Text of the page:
Practice: Showing Up

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Lately, I’ve been noticing times when something’s really bugging me but I don’t speak up. Why don’t I say something? A few reasons:

  • Don’t want to start a conflict
  • Can’t figure out a “nice” way to say it
  • Maybe it isn’t my place
  • Don’t believe my speaking up will change anything, and therefore it’s not worth the effort

My DH offered that speaking up can simply be good practice. My reactions to that were “true” and “meh.” Poor guy, why am I dismissive of good practice? I’ll come back to that.

Good practice or not, I became aware of my attachment to a certain outcome. Maybe saying something is good practice. But when I say something and nothing the thing that I wanted doesn’t happen, I get frustrated. My “why bother?” feelings kick in. And they stop me from trying again. This felt like an important realization! What if I could say something and let go of my attachment to a particular outcome? 

That was as far as the exercise went until I saw Justine Musk‘s tweet today.

Argument doesn’t change people (good stories change people) but it helps you deepen + refine your own understanding of what you stand for.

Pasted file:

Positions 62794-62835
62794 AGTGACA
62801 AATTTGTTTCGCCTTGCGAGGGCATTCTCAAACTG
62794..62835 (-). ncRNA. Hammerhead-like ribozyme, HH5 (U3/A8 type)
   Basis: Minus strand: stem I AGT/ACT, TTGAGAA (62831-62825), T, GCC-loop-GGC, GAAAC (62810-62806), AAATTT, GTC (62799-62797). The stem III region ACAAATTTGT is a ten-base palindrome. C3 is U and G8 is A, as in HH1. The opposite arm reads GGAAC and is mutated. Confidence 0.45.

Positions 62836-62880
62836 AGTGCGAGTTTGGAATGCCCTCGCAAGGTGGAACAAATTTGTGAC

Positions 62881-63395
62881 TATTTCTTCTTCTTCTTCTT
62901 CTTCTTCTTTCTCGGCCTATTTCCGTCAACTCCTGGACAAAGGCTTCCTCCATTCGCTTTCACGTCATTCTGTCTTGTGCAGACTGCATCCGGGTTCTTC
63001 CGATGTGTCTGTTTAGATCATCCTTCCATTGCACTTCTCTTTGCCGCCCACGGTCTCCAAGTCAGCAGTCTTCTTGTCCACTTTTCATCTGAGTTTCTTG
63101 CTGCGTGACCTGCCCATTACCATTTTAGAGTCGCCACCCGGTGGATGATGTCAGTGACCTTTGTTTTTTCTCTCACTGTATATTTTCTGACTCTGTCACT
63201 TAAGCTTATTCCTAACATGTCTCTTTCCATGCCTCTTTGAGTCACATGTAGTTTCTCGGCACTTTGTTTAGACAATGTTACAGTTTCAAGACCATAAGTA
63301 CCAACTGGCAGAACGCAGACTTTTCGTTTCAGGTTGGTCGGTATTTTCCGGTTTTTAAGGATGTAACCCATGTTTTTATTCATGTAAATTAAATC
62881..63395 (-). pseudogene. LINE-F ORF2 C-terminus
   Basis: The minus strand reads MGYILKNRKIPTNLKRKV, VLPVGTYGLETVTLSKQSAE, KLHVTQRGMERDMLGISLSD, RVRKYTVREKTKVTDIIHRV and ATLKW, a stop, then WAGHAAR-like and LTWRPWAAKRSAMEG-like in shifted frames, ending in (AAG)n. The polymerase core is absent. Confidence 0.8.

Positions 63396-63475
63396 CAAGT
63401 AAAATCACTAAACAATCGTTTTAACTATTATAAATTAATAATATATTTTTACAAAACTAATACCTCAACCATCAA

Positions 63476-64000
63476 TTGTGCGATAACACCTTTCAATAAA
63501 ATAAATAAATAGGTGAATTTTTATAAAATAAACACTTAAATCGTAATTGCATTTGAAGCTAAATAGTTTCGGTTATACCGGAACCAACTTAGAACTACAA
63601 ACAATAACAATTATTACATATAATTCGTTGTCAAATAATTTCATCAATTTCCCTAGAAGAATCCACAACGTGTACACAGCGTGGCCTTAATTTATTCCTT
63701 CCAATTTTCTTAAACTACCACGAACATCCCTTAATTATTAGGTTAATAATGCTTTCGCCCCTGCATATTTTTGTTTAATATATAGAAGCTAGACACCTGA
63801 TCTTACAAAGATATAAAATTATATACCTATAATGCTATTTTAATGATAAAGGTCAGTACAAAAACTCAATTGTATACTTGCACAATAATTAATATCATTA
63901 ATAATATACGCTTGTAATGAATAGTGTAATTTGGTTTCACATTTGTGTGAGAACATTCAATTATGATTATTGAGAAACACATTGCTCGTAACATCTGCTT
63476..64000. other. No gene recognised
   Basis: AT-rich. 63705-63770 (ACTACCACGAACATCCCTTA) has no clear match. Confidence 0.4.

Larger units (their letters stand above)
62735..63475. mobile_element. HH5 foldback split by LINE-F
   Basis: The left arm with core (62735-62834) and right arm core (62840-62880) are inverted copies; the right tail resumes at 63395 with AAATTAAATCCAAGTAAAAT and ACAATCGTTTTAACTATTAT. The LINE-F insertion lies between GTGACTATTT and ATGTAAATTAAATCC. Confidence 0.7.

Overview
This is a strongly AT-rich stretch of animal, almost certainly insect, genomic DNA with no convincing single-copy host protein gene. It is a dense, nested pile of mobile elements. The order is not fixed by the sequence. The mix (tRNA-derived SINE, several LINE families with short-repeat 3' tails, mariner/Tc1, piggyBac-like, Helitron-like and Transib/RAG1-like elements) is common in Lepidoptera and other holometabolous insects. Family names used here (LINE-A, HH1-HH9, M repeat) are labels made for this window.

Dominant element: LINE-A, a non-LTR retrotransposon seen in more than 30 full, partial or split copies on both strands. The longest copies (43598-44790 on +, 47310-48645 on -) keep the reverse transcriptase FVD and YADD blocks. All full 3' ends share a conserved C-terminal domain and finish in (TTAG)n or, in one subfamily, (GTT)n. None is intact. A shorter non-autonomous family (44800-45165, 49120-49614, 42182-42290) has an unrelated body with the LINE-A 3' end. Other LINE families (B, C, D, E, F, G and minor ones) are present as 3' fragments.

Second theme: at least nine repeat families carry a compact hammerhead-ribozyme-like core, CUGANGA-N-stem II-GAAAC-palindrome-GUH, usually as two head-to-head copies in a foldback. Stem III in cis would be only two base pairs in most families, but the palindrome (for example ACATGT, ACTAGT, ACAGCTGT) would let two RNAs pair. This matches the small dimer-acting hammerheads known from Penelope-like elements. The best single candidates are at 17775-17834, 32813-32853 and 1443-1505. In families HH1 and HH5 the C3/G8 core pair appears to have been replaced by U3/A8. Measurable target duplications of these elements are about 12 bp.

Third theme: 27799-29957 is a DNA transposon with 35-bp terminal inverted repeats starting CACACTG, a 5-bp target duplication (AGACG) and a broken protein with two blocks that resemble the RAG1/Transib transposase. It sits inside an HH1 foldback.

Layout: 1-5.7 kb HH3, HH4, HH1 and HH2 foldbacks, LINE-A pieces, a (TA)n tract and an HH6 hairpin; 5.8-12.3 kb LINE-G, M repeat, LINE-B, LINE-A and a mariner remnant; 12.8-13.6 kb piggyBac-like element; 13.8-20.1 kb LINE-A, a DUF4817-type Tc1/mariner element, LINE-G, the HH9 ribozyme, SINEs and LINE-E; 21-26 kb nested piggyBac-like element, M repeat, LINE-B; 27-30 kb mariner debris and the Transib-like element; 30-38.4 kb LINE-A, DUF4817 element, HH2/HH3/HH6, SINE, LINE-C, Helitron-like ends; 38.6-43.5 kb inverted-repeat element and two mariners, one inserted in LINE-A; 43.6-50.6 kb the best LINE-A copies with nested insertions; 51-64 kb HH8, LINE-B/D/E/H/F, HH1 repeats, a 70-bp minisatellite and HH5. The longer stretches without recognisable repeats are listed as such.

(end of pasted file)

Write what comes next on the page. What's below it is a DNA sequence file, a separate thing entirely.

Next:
DING went the light bulb! Her words address two areas of my struggle:

  • Changing others
  • Clarity of self expression

My story about speaking up is that “we can’t change other people. So it’s not my place / not worth it / why bother.” But people do change, sometimes nudged by outside influences. I can see how stories are way more effective than complaining.

Justine’s tweet also helps me in the “let go of my attachment” department. Speaking up is not about changing someone’s mind or winning an argument. It’s about getting clear about my own thinking and being able to express it. I do have feelings about some topics of our day (Uber-style businesses, the digital divide, income inequality) but rarely say anything. The times that I’ve tried to recently, I quickly get tongue tied and stall out. Maybe there’s something to this practice thing after all.

 

Link

Negative Emotions Are Key to Well-Being

http://www.scientificamerican.com/article/negative-emotions-key-well-being/

I’ve been struggling with my negativity and being down on myself for it. Seeing this article was timely for me! HT @whitneyhess on Twitter.

Attempting to suppress thoughts can backfire and even diminish our sense of contentment.

One of the primary reasons we have emotions in the first place is to help us evaluate our experiences.

Even if you successfully avoid contemplating a topic, your subconscious may still dwell on it.

Researchers found that those who restrained their thinking more often had stronger stress responses to the cues than did those who suppressed their thoughts less frequently.